Wednesday, November 24, 1999

250 protest planned Hustler store

Council to try rewriting ordinances

The Cincinnati Enquirer

        MONROE — They came out early and in great numbers to Monroe Council on Tuesday night to send a clear message: Larry Flynt and his Hustler store are not welcome here.

        An estimated 250 residents and members of seven area churches packed council chambers and filled a courtyard in front of the building as council members heard pleas from area pastors and Phil Burress, president of Citizens for Community Values.

        Council voted unanimously to accept an offer from CCV to have the city's zoning code reviewed by the Community Defense Council, a Scottsdale, Ariz., law firm that specializes in regulation of adult businesses on behalf of communities.

        Mr. Burress said CCV already has paid the firm a $2,500 retainer on behalf of Monroe and said his organization would pay the necessary fees to rewrite local ordinances and defend them in court if necessary.

        Mayor Elbert Tannreuther said council would be remiss if it didn't accept CCV's offer.

        “We can't legislate morality,” he said, “... but we have to do what we can.”

        As the action unfolded inside, the crowd outside linked arms, prayed and sang hymns. They came from Middletown, Trenton, Springboro, Miamisburg and beyond.

        “I know that evil excels not because evil men do nothing, but because good men do nothing,” said the Rev. Darlene Bishop, a minister at Solid Rock Church. “Tonight, we saw good men do something — something positive.”

        Opposition built last week after Larry Flynt's brother, Jimmy Flynt, confirmed the Hustler publisher had paid about $300,000 for a one-acre commercial site. They plan to tear down a former Gold Star Chili restaurant and build an estimated 5,000- to 7,000-square-foot “megastore” there by spring.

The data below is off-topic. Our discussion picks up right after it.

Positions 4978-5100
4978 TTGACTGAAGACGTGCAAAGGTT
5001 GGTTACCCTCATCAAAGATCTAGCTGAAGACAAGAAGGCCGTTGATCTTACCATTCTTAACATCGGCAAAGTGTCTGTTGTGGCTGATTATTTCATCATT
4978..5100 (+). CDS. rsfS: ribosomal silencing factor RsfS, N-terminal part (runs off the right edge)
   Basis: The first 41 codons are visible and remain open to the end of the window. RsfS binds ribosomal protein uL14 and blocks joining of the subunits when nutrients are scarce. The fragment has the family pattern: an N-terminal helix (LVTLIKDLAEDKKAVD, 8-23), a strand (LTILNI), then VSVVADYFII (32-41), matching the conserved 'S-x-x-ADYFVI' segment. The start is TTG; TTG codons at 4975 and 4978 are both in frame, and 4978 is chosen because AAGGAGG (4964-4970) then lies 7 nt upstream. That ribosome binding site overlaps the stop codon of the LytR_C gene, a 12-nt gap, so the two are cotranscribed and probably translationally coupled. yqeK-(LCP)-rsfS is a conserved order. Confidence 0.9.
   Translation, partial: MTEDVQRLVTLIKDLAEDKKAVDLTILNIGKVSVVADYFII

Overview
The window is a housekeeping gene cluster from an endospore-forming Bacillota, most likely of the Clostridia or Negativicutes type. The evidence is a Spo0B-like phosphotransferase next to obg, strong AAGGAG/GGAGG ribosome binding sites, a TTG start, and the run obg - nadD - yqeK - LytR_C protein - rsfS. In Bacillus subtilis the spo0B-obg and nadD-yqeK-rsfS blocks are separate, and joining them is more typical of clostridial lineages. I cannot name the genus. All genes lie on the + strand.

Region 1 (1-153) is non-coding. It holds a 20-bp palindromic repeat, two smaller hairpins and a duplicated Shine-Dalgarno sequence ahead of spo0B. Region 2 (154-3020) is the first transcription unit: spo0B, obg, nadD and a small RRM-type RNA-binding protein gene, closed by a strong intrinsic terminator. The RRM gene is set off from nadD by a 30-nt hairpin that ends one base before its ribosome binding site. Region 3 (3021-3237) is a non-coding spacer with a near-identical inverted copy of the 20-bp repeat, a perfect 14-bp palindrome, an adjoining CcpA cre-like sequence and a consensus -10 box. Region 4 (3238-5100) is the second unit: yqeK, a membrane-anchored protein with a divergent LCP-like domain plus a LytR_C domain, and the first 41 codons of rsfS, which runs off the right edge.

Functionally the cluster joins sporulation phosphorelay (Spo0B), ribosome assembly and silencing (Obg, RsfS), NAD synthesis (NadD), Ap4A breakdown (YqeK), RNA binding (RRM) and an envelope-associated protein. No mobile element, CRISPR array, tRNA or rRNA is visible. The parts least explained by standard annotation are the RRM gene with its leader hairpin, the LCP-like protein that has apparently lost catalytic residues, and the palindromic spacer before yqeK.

Jimmy Flynt said the store would sell nonexplicit books and materials, as well as Hustler magazine, adult videos, sex toys, leather sexual wear, lingerie and logo sports wear.

        The site, just off the busy Interstate 75 interchange at Ohio 63, abuts Bristol's Show Club and Revue, which features exotic dancers. Monroe passed zoning laws to restrict such businesses after that club opened in 1994.

        Local ministers, led by the Rev. Ron Walters, pastor of Monroe Christian Church, began meeting with the Sharonville-based Citizens for Community Values to try to block Mr. Flynt from opening an adult business in Monroe.

        Monroe officials said that according to the city zoning code, an adult business cannot operate at the former Gold Star site because it is within 1,000 feet of a motel and is next to Bristol's.

        Philip Callahan, Monroe's law director, cautioned council that it may be impossible to properly rewrite the law to block the Hustler store if the Flynt organization has completed purchase of the site.

        The Rev. Terry Ball, pastor of First Church of God, Mon roe, and representative of the local ministerial association, told council members that more than 2,000 people attend church every Sunday in Monroe. Churchgoers are pledging to support council in blocking the Hustler store, he said.

        “That group will pray daily that council members have the knowledge and wisdom to deal with this looming threat facing this beautiful community,” he said.

        Butler County Prosecutor John Holcomb has vowed to fight to keep the store out of Butler County.

        Until a few weeks ago, Jimmy Flynt had managed a Hustler store for his brother in downtown Cincinnati. After the store moved from Sixth Street to Race Street, a Hamilton County judge closed it.


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